What does it mean to restore nature, and what are practitioners and policy makers doing when they set out to improve degraded ecosystems? Ecological restoration is state and federal policy, tribal strategy for upholding treaty rights, grassroots effort, green jobs initiative, profitable private enterprise, and more. Restoration critics note that it can reify the trope of pristine, unadulterated Nature (Robbins and Moore 2013) and reiterate settler ideas of perfecting and controlling natural processes (Katz 2012). Ecological restoration can also be a speculative, hopeful action for the continuance of life in the face of anthropogenic damage (Hobbs 2013), a critical response to capitalist and colonial extractivism and domination, a gesture of inter-species solidarity aimed at creating “abundant futures” (Collard et al. 2015), and a practice of moral repair for damaged human-environment relations (Almassi 2017). To this end, restoration needs to be critically challenged—and re-imagined, in all its relations and perspectives.

We welcome papers in a range of genres including speculative fictions and artistic works (e.g. Simpson 2017), ethnographic studies of restoration sites or endeavors (e.g. Fox et al. 2016), political ecologies of water, land, and sea governance (e.g. Breslow 2014), and Indigenous and environmental justice activist perspectives (e.g. Kimmerer 2013). We are especially interested in submissions that move from critique to imagining future modes of earth belonging and earth repair. 


Possible themes:


  • Sociogeomorphology/sociobiogeography and co-production of landscapes

  • Critical race theory and restoration: theorizing human and non-human difference and belonging

  • Restoration as a tool in green gentrification/greenwashing

  • Commons and communing through, or in spite of, restoration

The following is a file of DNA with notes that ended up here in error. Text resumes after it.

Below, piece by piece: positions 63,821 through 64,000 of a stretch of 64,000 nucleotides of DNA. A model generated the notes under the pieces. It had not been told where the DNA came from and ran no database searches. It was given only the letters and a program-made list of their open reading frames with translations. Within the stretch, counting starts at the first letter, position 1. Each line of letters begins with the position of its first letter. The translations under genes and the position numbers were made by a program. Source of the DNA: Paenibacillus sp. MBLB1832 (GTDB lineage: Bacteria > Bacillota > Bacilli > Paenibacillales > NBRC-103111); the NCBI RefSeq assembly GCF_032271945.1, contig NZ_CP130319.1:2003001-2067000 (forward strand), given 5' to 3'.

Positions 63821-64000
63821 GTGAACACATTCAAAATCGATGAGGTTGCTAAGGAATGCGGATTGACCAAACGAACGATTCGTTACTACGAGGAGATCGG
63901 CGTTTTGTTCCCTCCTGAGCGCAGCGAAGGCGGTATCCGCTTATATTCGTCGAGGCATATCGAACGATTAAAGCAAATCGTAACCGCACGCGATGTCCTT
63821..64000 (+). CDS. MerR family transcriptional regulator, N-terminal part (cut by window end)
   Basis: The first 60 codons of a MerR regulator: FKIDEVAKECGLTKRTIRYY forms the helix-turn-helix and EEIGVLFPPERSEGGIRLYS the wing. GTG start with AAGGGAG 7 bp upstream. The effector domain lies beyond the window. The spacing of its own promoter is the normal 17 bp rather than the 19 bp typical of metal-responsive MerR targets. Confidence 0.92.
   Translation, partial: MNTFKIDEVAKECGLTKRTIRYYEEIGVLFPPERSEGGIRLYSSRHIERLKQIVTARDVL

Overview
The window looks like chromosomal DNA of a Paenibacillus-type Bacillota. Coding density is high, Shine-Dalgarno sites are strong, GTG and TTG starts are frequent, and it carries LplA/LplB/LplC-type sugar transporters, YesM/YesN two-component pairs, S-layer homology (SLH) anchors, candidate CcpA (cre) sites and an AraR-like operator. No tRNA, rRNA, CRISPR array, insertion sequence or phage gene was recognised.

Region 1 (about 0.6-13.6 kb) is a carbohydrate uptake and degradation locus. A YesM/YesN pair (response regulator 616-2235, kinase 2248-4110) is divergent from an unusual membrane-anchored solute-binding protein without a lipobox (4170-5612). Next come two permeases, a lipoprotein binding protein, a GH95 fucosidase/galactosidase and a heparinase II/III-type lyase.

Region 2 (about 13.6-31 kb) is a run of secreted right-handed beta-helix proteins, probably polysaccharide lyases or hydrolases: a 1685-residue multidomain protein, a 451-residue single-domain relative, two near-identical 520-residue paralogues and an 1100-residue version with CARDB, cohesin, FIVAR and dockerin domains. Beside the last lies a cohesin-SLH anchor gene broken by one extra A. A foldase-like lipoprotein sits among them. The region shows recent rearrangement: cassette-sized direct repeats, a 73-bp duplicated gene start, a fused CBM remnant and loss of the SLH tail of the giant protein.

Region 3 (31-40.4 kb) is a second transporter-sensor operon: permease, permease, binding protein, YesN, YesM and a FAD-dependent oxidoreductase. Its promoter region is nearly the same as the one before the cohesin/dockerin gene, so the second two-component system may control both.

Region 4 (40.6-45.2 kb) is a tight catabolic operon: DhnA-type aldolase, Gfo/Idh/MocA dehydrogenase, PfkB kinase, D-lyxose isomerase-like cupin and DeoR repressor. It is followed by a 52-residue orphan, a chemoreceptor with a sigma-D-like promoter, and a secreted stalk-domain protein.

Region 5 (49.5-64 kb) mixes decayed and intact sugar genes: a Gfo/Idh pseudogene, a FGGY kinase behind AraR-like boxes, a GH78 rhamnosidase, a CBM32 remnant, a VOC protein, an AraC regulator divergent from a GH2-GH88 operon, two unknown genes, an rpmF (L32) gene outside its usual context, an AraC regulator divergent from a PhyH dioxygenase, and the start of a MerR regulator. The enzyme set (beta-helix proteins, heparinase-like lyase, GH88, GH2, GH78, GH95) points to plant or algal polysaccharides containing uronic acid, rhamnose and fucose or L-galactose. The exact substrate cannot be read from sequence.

• Decolonization ecologies: restoration as a decolonial practice

  • Speculative fiction and restoration: envisioning future ecological relations

  • Restoration as a practice of public art or performance


Please send abstracts to both organizers (anderrm@uw.edu and cleowe@uw.edu) by November 25, 2018. Authors of accepted abstracts will be notified by December 5, 2018.


References and further reading:


Almassi, B. (2017). “Ecological Restorations as Practices of Moral Repair.”Ethics and the Environment, 22(1), 19.


Breslow, S. J. (2014). Tribal Science and Farmers’ Resistance: A Political Ecology of Salmon Habitat Restoration in the American Northwest. Anthropological Quarterly, 87(3), 727–758.

Cantor, D. A. (2018). Speculations on the postnatural: Restoration, accumulation, and sacrifice at the Salton Sea, 35.


Collard, R.-C., Dempsey, J., & Sundberg, J. (2015). A Manifesto for Abundant Futures. Annals of the Association of American Geographers, 105(2), 322–330.


Fox, C. A., Magilligan, F. J., & Sneddon, C. S. (2016). “You kill the dam, you are killing a part of me”: Dam removal and the environmental politics of river restoration. Geoforum, 70, 93–104.


Hobbs, R. J. (2013). Grieving for the Past and Hoping for the Future: Balancing Polarizing Perspectives in Conservation and Restoration: Grief and Hope in Restoration. Restoration Ecology, 21(2), 145–148.


Karuk UC Berkeley Collaborative (n.d.). Practicing Píkyav: A Guiding Policy for Collaborative Projects and Research Initiatives with the Karuk Tribe       



Katz, E. (2012). Further Adventures in the Case against Restoration: Environmental Ethics, 34(1), 67–97.


Kimmerer, R. W. (2013). Braiding Sweetgrass: Indigenous Wisdom, Scientific Knowledge and the Teachings of Plants. Minneapolis, Minn: Milkweed Editions.


Mastnak, T., Elyachar, J., & Boellstorff, T. (2014). Botanical decolonization: Rethinking native plants. Environment and Planning D: Society and Space, 32(2), 363–380.


Robbins, P., & Moore, S. A. (2013). Ecological anxiety disorder: diagnosing the politics of the Anthropocene. Cultural Geographies, 20(1), 3–19.


Simpson, Leanne Betasamosake. (2017). This Accident of Being Lost: Songs and Stories. Toronto, ON: House of Anansi Press.

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